Like the King Kong Vs Godzilla movie, the MX vs ATV gaming series cannot provide a satisfying answer about who or what would win in its titular contest, but the newest installment, Reflex, at least has a few very good ideas in it.
Few dirt bikes or ATVs are driven in close proximity to Kotaku's New York branch office, but the cultural alienation from the sputtering, noisy and much-beloved sport racing vehicles is no barrier to appreciating their presence in a hit gaming series.
But given the spectacle of Sony's MotorStorm series, THQ and Rainbow Studios' series needs to advance to still impress. Here's how the newest one is shaping up.
What Is It?
MX Vs. ATV Reflex is the latest in Rainbow Studios' decade-long series of games with similar or related names, including MX Vs. ATV Untamed, ATV Offroad Fury and more. This one's slated for an Xbox 360, PS3, DS, PSP release this holiday.
What We Saw
I tested two of the game's main new features, a right-stick body-lean and some "physical" rut-creation. I did this in a few empty environments, a snowy mountainside set up for a race and a freestyle stunt course set up near an aircraft carrier.
How Far Along Is It?
The game's set for a holiday release.
What Needs Improvement?
Clumsy Hands: The new controls map body leaning to the right stick. They also map tricks to the right stick. The player switches the right stick from the former to the latter scheme by holding down a shoulder button. This is as simple a system as I can imagine but one that took some getting used to. When I took a jump in the freestyle bike park, I sometimes thought I was knocking the right stick every which-way to make tricks happen, but, because I pressed the wrong bumper, I was instead just leaning my rider every which-way. I think this is one of those instances where I take the blame, not the game. But it's something to watch out for when trying the game and testing the responsiveness of its controls.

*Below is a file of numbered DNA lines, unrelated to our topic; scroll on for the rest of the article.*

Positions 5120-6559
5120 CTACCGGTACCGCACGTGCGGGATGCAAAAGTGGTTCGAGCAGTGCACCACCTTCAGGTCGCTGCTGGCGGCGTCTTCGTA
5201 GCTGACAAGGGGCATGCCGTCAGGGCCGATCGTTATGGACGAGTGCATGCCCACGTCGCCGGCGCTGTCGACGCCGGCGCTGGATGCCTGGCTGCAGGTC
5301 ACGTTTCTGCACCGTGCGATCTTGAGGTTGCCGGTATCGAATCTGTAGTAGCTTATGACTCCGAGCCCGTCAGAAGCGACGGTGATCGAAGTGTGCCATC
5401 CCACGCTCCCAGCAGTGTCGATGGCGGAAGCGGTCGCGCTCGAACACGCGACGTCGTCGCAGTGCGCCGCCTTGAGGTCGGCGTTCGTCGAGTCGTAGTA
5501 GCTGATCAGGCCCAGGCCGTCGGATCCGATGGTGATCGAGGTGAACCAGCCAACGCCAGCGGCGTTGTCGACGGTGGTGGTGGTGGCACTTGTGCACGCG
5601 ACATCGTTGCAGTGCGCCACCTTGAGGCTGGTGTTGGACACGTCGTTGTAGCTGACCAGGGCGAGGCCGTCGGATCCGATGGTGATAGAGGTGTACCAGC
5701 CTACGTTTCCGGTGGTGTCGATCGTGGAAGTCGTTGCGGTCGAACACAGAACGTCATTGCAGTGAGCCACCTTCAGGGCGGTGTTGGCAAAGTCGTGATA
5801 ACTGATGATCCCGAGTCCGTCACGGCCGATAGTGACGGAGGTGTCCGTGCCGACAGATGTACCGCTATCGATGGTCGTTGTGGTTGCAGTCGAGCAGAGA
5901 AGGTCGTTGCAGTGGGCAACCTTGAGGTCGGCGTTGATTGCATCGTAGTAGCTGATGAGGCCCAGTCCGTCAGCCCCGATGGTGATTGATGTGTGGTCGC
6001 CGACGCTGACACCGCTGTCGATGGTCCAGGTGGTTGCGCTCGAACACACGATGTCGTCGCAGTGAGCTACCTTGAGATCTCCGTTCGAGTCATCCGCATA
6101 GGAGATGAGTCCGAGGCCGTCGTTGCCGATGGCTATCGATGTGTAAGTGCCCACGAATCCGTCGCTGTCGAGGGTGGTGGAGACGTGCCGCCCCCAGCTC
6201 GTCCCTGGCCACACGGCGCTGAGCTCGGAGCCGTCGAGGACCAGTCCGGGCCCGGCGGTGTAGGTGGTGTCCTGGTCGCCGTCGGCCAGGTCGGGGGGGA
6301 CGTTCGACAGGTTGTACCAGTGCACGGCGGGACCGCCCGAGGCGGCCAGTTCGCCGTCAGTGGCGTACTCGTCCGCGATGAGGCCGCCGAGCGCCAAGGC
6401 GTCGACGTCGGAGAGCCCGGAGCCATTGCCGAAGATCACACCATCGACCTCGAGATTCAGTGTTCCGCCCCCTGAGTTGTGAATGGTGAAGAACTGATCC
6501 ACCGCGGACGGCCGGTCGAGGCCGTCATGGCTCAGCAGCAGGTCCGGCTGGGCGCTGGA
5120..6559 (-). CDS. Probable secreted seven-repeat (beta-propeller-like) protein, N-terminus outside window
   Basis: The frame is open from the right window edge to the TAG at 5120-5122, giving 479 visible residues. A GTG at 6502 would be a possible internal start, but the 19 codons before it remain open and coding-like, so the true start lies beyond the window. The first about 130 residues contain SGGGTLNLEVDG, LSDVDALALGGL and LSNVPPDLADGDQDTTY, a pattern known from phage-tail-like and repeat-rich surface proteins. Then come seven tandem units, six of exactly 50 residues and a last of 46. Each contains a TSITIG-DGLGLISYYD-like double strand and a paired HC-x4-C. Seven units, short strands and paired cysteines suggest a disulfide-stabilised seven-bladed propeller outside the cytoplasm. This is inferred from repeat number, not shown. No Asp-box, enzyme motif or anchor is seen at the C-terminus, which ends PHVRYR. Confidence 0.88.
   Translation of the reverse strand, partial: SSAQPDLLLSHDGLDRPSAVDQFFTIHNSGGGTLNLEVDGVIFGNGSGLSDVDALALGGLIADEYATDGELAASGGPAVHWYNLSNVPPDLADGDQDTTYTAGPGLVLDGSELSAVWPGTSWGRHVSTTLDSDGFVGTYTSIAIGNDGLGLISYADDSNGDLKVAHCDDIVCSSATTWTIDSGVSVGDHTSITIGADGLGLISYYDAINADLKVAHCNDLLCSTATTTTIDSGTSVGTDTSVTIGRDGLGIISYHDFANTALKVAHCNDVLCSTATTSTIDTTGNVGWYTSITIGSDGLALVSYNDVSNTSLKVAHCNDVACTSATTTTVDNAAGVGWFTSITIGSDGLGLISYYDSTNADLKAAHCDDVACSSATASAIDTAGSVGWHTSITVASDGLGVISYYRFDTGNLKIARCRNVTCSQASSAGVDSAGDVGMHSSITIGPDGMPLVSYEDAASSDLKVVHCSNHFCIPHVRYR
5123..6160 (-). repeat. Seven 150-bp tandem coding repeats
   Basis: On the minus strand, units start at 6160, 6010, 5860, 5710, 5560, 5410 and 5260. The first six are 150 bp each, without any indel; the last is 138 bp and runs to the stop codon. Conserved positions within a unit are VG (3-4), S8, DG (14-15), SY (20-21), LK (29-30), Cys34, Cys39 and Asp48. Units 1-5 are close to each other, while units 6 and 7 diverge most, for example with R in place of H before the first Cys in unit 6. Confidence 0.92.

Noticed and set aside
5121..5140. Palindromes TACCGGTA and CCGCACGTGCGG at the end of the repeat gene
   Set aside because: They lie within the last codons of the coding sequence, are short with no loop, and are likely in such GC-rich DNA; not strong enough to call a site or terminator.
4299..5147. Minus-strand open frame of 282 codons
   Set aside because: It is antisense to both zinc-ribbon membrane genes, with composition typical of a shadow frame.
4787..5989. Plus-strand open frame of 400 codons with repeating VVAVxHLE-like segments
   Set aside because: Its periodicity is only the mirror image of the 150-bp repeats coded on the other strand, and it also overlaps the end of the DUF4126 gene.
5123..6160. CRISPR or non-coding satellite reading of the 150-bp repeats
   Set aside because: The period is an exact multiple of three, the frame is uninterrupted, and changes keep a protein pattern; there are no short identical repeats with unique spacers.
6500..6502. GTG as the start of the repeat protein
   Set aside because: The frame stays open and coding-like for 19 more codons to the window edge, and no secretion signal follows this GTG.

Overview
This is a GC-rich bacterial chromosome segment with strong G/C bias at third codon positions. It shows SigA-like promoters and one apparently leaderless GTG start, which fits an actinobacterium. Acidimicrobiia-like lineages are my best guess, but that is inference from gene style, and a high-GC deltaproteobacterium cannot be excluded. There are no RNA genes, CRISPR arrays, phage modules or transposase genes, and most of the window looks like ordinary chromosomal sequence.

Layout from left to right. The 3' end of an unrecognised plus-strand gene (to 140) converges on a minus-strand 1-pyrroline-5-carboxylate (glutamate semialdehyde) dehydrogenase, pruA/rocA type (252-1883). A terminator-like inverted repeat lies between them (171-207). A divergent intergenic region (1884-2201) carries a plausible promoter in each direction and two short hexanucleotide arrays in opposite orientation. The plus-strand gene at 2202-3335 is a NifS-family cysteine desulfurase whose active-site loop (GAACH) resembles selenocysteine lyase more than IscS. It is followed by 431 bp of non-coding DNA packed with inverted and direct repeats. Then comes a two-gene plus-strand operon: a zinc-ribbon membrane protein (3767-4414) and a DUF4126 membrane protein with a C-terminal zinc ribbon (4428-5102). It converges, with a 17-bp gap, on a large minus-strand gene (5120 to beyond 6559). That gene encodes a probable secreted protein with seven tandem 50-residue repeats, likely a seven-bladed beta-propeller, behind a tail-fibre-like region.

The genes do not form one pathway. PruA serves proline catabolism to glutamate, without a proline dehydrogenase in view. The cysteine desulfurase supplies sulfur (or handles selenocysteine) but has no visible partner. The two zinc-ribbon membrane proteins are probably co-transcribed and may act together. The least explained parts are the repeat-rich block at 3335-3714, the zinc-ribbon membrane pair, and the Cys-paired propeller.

Signs of Life: The racing areas I showed were, for demo purposes, sparsely populated. But in an age of high-calamity racetracks like those seen in Disney's upcoming Split/Second or the party-on-the-roadside rave racing of MX vs ATV competitor MotorStorm, fans may be looking for a lot of excitement and energy on the periphery of their racing, not just on the track. It remains to be seen if MX Vs. ATV will have an abundance of that.
What Should Stay The Same?
The Lean: When riding a bike or an ATV, the left analog stick turns the wheels. The right analog stick shifts the rider's weight. So regular turns just involve leaning the left stick. Sharp turns are made by leaning both sticks. Leaning the rider's body in the air helps tilt an airborne vehicle. The mapping is perfectly intuitive and feels great.
The Analog Tricks: Tricks in the game are now inputted with about 70 variations of right analog-stick movement. Gone are button presses, replaced by a more intuitive and fluid system, one that feels reminiscent of inputting fighting game quarter-circle attacks.
The Creative Ruts: Many games allow players to drive ruts into the ground. The THQ rep showing me MX Vs ATV: Reflex said that no racing game until this one made those ruts have physical properties in their games. I'm not sure that's correct, but it makes me no less impressed with how well it worked in Reflex. Mud, snow and other non-hard surfaces can be dug into by tires, feet dangling from sharp-turning bikes or even from the impact of a body after a crash. The ruts and divots re-shape the track and, despite all the donuts I made in the mud, they stay in memory for multiple laps. This is how it should work.
No, I still don't want an ATV for Christmas this year. But the creative decisions made in MX Vs ATV are smart enough to make this a racing game to care about even for people who aren't fans of the title vehicles in real life.
The racing works. The innovations feel right. This one is on its right track, so far.